HP Shareholders Rein in the Board

Hewlett-Packard shareholders Wednesday shot down a handful of plans that would have given its board more power.

By overwhelming majorities, voting investors of the Palo Alto, Calif.-based computer and printer maker disapproved of proposals to extend corporate indexed and expensing options and demanded more say in any provision that combats hostile takeovers — also known as a poison pill.

The plan adopted by shareholders recommends HP’s board get shareholders’ approval first before adopting any poison pill. In January 2003 the HP board terminated HP’s poison pill that was then in effect at the time.

During its annual meeting, HP CEO Carly Fiorina advised shareholders filing their proxy votes that this was just a precaution and there was no immediate danger of HP being taken over.

Shareholders voted more than 1 billion in favor of the plan with 942 million against. Some 34 million abstained their votes and there were 459 million broker non-votes. HP said the board “will duly consider the recommendation about future poison pill adoption.”

Fiorina also expressed high confidence in the company’s direction, saying this was the same board that put together one of the biggest mergers in tech history and built it into a powerhouse.

“Nearly one year after closing the Compaq acquisition, we look forward to closing soon one chapter of a successful integration and opening a new chapter that delivers even more to our shareowners, customers, partners and employees.”

But this was the same group of shareholders that were violently split on whether to trust Fiorina and HP’s board to agree to acquire Compaq Computer.

HP shareholders also went against the grain and turned down proposals to revise indexed options and expensing options.

Shareowners also approved the HP executive pay-for-results plan, which Fiorina and the board recommended against.

Not announced at the meeting was the vote on the proposal urging the board to seek shareowner approval for future severance agreements for senior executives that provide benefits in an amount exceeding 2.99 times the sum of the executive’s base salary plus bonus. The company said results of this particular vote were too close to call and were still being tabulated.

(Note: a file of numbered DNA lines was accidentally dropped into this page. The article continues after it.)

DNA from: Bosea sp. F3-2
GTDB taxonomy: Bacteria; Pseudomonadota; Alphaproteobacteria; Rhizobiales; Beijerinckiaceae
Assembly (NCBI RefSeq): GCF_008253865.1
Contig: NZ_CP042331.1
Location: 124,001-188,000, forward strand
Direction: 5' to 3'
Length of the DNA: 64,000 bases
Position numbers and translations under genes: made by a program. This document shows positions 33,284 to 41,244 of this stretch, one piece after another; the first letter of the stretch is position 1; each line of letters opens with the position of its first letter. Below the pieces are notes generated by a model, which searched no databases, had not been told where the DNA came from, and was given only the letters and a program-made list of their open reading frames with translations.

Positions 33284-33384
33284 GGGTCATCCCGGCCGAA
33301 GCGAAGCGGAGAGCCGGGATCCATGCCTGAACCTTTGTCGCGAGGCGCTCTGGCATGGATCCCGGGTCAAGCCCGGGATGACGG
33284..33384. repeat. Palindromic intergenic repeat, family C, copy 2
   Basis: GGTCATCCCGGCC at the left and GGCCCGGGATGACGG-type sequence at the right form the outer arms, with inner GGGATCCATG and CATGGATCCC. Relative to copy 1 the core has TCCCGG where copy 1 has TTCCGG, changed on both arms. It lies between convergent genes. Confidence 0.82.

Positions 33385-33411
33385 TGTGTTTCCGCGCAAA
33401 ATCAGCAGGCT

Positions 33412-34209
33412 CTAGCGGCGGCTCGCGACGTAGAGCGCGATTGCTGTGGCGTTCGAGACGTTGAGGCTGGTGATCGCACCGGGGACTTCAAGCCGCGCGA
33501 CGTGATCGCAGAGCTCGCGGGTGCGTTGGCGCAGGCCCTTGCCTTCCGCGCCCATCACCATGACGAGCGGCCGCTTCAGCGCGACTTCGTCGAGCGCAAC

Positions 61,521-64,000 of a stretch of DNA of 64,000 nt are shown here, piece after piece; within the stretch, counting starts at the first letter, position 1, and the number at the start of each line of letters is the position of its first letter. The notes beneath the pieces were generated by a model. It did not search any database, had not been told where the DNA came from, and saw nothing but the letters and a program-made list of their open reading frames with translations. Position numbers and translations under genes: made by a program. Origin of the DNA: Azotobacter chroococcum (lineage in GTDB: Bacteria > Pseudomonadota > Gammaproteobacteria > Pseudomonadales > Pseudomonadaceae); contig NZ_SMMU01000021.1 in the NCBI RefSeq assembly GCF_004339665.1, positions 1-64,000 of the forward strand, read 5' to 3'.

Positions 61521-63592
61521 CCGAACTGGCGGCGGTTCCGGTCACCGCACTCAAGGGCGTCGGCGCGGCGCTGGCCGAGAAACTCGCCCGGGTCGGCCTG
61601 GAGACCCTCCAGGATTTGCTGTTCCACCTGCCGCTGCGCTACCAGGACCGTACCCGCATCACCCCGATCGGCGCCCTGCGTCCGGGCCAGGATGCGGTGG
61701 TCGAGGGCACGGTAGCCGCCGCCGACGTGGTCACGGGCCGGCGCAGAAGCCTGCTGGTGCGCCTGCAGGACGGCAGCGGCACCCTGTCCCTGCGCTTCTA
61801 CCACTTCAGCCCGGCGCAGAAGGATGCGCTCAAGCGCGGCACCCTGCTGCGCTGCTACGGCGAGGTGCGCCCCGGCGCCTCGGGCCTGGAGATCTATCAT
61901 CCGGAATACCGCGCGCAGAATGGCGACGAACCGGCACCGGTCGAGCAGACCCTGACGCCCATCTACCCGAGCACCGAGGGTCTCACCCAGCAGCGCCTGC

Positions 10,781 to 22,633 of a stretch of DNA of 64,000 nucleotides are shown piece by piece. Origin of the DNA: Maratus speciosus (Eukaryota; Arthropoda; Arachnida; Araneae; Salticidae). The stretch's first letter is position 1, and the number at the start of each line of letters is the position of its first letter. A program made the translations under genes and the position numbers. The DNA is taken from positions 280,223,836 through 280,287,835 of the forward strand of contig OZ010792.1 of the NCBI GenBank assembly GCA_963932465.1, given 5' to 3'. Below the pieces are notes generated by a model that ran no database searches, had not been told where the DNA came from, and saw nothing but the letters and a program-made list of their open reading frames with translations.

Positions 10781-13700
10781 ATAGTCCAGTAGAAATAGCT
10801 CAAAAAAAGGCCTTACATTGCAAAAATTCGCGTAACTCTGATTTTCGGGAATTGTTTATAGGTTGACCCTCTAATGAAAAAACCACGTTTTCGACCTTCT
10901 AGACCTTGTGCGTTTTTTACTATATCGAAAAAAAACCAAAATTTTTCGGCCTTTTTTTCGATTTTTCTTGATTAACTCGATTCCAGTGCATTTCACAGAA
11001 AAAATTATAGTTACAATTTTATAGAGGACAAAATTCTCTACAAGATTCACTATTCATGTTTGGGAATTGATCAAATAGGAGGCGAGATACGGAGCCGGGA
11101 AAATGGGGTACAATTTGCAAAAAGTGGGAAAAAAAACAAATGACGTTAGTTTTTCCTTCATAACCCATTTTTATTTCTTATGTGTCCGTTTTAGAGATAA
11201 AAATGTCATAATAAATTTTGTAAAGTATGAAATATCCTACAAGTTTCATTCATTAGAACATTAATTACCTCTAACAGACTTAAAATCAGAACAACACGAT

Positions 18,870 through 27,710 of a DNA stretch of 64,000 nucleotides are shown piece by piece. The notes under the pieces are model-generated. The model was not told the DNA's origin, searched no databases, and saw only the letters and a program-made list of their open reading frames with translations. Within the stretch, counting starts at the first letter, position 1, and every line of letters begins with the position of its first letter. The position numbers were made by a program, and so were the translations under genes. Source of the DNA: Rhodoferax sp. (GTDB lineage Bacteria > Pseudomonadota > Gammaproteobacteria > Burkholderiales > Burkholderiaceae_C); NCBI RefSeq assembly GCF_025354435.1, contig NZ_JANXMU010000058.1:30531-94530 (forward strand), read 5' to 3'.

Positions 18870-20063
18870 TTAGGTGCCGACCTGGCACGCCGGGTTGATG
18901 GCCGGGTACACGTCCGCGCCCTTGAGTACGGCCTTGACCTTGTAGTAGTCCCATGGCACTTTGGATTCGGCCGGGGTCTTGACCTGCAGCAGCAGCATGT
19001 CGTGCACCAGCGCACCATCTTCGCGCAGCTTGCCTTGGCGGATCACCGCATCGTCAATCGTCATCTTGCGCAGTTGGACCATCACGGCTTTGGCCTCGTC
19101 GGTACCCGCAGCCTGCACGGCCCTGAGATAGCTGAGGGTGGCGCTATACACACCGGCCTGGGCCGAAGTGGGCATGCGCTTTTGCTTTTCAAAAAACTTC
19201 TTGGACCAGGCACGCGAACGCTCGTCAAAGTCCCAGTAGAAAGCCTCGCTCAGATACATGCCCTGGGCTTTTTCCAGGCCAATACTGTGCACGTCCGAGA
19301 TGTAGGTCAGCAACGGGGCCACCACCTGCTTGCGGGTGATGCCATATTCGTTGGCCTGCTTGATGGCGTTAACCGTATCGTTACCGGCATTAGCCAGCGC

In a show of support, all 11 board nominees were elected to serve as directors of HP for a one-year term.

Of the 11 board nominees, four stood for election as directors of HP for the first time: Lawrence Babbio, Jr.; Sanford Litvack; Thomas Perkins; and Lucille Salhany. These four directors served on the Compaq board prior to Compaq’s acquisition by HP.

“The newly elected board brings a unique balance of qualifications and experiences to HP and its shareowners,” said Fiorina

With regard to its market position, Fiorina said every division has made headway and even supplanted Sun Microsystems in the UNIX server revenue. Fiorina also though it quite interesting that its big PC rival, Dell Computer , “has to search for new growth opportunities” by increasing its printing and handheld lines.

“HP is no longer an integration story. The integration is largely complete and it is working. This is now an execution story and a leadership story,” Fiorina said. “We now turn our attention to winning and growing and now see opportunities to grow efficiencies.”

Also at the meeting, shareowners ratified the appointment of Ernst & Young LLP as independent auditors to audit HP’s consolidated financial statements for the fiscal year ending Oct. 31, 2003.

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